Sunday, March 7, 2010

Health Savings Accounts - Medical Trends: Physician Mindsets and Microtrends as Reform Decision Nears

President Obama has called for an up and down vote of health reform this March before he departs on an Asia trip on March 17. Whether that vote will occur and what its results will be is uncertain.

The betting among conservatives is that Speaker Pelosi does not have the 216 votes needed to push reform forward. That bet may be based on wishful thinking.

Liberals and many moderates say, “Go ahead and make our day. Do not miss this historic opportunity.”

The final decision rests among Democrats, split among fiscally conservative Blue Dogs, who fear for their electoral lives and may vote “No,” and liberal members who think Obama has not supported their cause and who sense a historic opportunity slipping away.

Obama is seeking to split the difference and even to mollify a Republican or two by giving lip service to a few of their cherished ideas.

In the words of Drew Pearson, that famous columnist of yesteryear, “The Washington Merry-Go-Round goes round and round and where it stops no one knows.”

America’s physicians are divided between resignation and defiance. In 2012, or thereabout, government will pay for more than 50% of health care, and some 40% of doctors, more primary care than specialists, see a one-payer system as inevitable – even desirable.

But 60% of doctors, more specialists than primary care doctors, prefer a market-driven, consumer-centered system featuring health plan marketing across state lines, malpractice reform with caps and health courts, private contracting between patients and doctors, and health savings accounts with high deductibles.

Among doctors what is missing is national leadership. The AMA, with only 15% of doctors belonging and the other 75% saying the AMA does not represent them, has fallen into disarray. Some physician organizations, such as, the social networking site with 115,000 participants, and the Association of Physicians and Surgeons with only 3000 members but a loud voice, are dismissive of the AMA.

Other organizations, such as The Physicians Foundation, born out of a winning settlement with national HMOs in 2003, are seeking through a relationship with Northwestern’s Kellogg Management Institute , to form a national leadership center to train doctors to be national leaders. The Foundation’s strength is that it represents some 650,000 doctors who belong to state and local medical society. Its weakness has been getting its message out that doctors can make a positive difference to improve care on the national scene.

Out of this climate of uncertainty, indecision, and political paralysis has arisen anti-government forces and attitudes as manifested in the raucous town halls of last August, the rapidly emerging Tea Party movement, 75% of whom are college graduates, the voice of angry conservatives and independents as seen in the Virginia, New Jersey, Massachusetts, and Texas elections, and the widespread perception that an election debacle awaits Democrats in November.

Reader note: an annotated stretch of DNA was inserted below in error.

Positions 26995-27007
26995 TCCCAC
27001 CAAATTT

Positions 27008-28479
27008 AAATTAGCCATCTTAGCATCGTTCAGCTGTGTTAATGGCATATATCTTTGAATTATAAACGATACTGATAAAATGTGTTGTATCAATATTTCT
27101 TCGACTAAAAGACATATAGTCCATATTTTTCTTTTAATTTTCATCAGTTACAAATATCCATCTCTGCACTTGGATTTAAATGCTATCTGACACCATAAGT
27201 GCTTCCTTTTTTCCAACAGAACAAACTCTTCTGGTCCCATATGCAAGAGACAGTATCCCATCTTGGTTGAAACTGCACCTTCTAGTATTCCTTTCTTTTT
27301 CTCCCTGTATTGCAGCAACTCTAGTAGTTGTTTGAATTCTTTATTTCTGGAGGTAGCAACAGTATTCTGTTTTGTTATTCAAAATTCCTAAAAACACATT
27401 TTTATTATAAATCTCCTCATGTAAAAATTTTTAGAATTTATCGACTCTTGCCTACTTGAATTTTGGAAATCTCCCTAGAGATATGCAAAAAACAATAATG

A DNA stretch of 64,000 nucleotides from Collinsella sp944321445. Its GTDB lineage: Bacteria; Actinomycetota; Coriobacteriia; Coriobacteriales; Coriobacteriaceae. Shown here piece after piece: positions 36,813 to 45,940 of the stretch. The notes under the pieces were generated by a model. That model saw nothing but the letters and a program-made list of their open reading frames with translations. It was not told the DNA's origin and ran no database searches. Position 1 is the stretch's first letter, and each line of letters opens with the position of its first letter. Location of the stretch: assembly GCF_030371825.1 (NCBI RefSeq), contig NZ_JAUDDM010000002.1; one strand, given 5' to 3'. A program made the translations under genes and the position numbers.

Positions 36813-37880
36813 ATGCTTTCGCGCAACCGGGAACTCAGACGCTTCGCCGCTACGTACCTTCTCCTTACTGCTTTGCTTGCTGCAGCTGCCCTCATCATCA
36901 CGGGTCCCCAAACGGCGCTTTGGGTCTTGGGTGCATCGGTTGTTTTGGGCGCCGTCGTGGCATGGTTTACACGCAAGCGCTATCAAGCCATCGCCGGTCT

Out of this chaos have also emerged some micro trends among physicians. I hesitate to call them megatrends because of the fragmentation and division among physician camps and among younger and older physicians. The things these camps share is a sense of frustration and the feeling that something, almost anything, has be done to rein in costs, raise reimbursements for Medicare and Medicaid, slay the malpractice beast, and give doctors more voice in their own business and private lives.

These micro trends, positive and negative for the national health and well-being,rest on these choices.

• A choice for a more remunerative, less stressful practice environment and more satisfying lifestyles. Towards these ends, young doctors are choosing the ROAD (Radiology, Ophthalmology, Anesthesia, and Dermatology) specialties, and the young. mid-career physicians , primary care and specialists alike, are opting for hospital employment.

• A choice not to enter primary care specialties - family practice, general internal medicine, and pediatrics. A recent survey indicates only 2% of medical students are entering these specialties.

• A choice not to see new Medicaid and Medicare patients, or those HMO/PPO members, who do not adequately pay for the cost of doing business.

• A choice to opt out of third party relationships – cash only and concierge practices, non-clinical employment, or hospital employment - to reduce overhead, to relieve themselves of the burdens and hassles and time required to deal with those third parties, and to avoid malpractice expenses and worries.

• A choice to choose a career at a Locum Tenens physician, a growing under-the-radar movement whose opportunities, enjoyments, and beartraps are explained in a recent book Have Stethoscope, Will Travel. Staff Care Guide to Locum Tenens (Practice Support Resources, 2009).

• A choice, or perhaps I should say a myriad of choices, to adopt and apply the new Internet-based information and marketing technologies – EMRs, IPods, all-purpose handheld computer phones, remote monitoring devices, data entry algorithms software, Twitter, and Facebook, and all manner of wireless gadgets – as essential tools of practice.

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